County needle exchange program may expand

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Service may soon be offered five days a week

By Randy Patrick

Sandra started shooting up in her 40s when her then-boyfriend got her addicted, and they shared dirty needles.


Now she injects a dangerous mix of heroin and meth.

“One’s up and one’s down, but it kind of goes in between,” she said.

She said she uses about 15 times a day, which isn’t atypical.

“If anybody tells you they’re using two or three times a day, they’re lying,” she said.

Sandra has talked with someone about treatment, but her Medicaid won’t cover the care that’s available, and without insurance, she can’t pay for it. And if the state rolls back its Medicaid expansion, she’ll have no insurance at all, she added.

If there is one positive development in her dark situation, it is that she is no longer sharing dirty needles, so she’s less likely to contract a deadly disease and give it to someone else.

Sandra, who lives in Bardstown, gets clean needles once a week from the Nelson County Health Department, which operates the first needle exchange in the six-county Lincoln Trail District. She may soon be able to get them on other days, as the department is considering expanding the exchange to five days a week.

Currently, it operates only on Thursdays from 1 to 4:30 p.m. at the clinic at 325 S. Third St. in Bardstown.

The exchange, which began July 6, got off to a slow start. The first couple of weeks, no one showed up, and by mid-August, there were only five patients.

That isn’t unusual, according to Donny Gill, harm reduction manager for the regional health department based in Elizabethtown.

People are apprehensive at first, he explained.

“There’s a reluctance by people who are injecting drugs to come and put themselves out there like that,” he said. “Plus, there’s some paranoia involved. They know they’re doing something illegal.”

The program, however, is confidential. When clients come in for the first time, they’re given a patient ID number and have to fill out some paperwork, and then Gill gives them a brief orientation and asks them a few questions, such as what drugs are they using.

“I talk with them about safe injection — not shooting in the same spot every time — and wound care if they have wounds, and then I ask them how many times a day they’re injecting, and I try to give them a week’s worth of needles,” he said.

The needles can only be used once. They retract into the plastic syringe after use and are returned to the Health Department, where they’re exchanged for sterile needles. The used ones are disposed of properly.

The main purpose of the program is to reduce the spread of blood-borne pathogens such as hepatitis C, HIV and AIDS.

Kentucky’s legislature passed, and the governor signed, a bill in 2015 to allow health departments to have needle exchanges after a rising heroin epidemic resulted in huge increases in these diseases.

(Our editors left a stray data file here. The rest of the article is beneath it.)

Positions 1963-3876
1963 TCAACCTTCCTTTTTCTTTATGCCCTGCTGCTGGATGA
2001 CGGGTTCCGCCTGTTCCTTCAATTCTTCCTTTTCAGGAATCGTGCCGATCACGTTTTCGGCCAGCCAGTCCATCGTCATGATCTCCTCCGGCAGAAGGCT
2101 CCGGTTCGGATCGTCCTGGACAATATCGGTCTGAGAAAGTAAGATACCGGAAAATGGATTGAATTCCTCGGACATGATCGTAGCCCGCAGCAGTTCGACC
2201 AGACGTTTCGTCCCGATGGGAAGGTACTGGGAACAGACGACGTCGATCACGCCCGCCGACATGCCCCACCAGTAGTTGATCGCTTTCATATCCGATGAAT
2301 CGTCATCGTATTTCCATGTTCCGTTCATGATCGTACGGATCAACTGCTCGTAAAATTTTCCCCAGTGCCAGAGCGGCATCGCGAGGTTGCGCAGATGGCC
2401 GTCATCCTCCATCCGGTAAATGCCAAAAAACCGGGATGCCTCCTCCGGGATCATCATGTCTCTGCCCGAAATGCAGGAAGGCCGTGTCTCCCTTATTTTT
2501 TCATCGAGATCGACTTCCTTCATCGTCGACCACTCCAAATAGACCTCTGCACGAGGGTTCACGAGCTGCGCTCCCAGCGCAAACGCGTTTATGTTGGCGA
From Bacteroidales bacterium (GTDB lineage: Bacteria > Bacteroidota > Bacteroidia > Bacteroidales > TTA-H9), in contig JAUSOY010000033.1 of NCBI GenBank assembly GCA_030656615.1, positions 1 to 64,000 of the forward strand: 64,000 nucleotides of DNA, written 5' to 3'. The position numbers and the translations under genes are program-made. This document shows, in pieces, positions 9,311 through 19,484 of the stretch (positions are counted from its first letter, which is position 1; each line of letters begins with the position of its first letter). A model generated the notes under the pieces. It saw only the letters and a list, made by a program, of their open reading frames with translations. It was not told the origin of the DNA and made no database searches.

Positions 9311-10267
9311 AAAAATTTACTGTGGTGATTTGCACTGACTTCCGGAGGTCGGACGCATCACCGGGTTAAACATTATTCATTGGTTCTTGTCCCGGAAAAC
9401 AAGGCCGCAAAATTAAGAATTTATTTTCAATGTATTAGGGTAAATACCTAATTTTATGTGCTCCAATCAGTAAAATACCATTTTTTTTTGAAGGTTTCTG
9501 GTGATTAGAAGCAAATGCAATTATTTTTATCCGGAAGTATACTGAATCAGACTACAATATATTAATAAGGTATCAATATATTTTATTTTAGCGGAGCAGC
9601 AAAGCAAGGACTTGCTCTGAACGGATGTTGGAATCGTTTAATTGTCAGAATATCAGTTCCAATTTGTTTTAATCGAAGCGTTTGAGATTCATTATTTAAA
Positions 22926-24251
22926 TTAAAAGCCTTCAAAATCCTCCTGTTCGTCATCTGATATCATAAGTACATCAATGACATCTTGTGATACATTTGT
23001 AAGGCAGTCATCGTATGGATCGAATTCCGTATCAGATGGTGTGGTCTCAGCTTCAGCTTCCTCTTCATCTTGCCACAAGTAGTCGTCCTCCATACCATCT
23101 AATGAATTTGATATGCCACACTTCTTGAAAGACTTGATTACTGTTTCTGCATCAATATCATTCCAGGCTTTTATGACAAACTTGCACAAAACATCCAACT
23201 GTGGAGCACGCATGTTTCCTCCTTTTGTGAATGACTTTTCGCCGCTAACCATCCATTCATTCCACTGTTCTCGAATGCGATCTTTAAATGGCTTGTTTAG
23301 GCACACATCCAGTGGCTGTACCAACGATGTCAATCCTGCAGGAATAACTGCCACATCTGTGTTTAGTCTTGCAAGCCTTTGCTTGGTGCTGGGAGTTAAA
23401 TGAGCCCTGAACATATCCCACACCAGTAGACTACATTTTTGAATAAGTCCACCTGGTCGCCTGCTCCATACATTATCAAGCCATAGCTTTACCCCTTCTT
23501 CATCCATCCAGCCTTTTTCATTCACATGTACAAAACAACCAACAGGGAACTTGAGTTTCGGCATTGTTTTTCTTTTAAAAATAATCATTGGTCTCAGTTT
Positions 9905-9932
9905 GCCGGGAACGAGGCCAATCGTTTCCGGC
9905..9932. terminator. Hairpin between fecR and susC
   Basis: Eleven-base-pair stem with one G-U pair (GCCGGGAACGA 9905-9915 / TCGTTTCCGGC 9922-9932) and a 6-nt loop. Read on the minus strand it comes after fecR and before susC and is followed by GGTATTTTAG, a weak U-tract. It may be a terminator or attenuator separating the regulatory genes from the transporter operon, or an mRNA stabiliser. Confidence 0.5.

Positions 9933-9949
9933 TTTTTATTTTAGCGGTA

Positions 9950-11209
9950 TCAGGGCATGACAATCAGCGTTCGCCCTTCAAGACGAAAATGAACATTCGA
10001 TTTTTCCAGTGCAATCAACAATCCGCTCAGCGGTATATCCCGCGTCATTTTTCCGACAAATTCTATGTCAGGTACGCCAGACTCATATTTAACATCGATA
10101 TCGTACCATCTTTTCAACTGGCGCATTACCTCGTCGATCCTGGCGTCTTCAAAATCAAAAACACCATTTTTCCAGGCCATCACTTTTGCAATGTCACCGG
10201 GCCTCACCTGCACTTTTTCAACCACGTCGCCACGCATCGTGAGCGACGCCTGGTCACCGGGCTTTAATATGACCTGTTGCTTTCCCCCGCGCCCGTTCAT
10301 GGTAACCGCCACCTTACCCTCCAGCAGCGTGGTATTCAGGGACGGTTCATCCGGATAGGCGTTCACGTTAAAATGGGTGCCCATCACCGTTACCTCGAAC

Nelson County became the first in this region, Gill said, because county, city and health officials were receptive to it.

“I think what really got us over the top here is that city council members were really open to it, and some had addiction problems in their families,” he said.

The regional department is eyeing Marion County as the next one, he said.

A secondary benefit of the program is that the addicts who use needle exchanges are more likely to seek treatment.

The Nelson County Health Department has a counselor from Communicare, Debbie Wall, who can help patients locate and get access to treatment programs, though a minority do.

Still, Gill said, “If they come here and they really want help,” the health professionals can help them get it.

Gill said Tuesday that word is getting out about the program. On Thursday, the local Health Department had seven patients come in to get clean needles. Most have been from the 40004 postal zip code area, meaning they’re locals like Sandra, not people who are coming here from outside the county because the needles are being offered.

Sandra said she thinks more people would come if they didn’t have to wait in the lobby where people might recognize them, but could use another entrance.

“Everybody’s scared that people are going to talk,” and some of the users have jobs they’re afraid they’ll lose.

About half of them are employed, Gill said.

Gill said the Health Department has proposed to the Lincoln Trail board that the exchange be expanded to Monday through Friday from 8 a.m. to 4:30 p.m., and the board is receptive to that idea.

“What we’re doing is reacting to the calls we’re getting, which seem to be on Mondays and Tuesdays, and we want to meet them where they are,” he explained.

Sandra, who would not allow her last name or other identifying information to be included, said she knows some will think the needle exchange just enables people’s addiction, but people like her are going to use whether they have clean needles or dirty ones.

Her advice to other addicts is to use the clean needles.

“Don’t be afraid to step forward,” she said. “You’re going to save your life and the next person’s life.”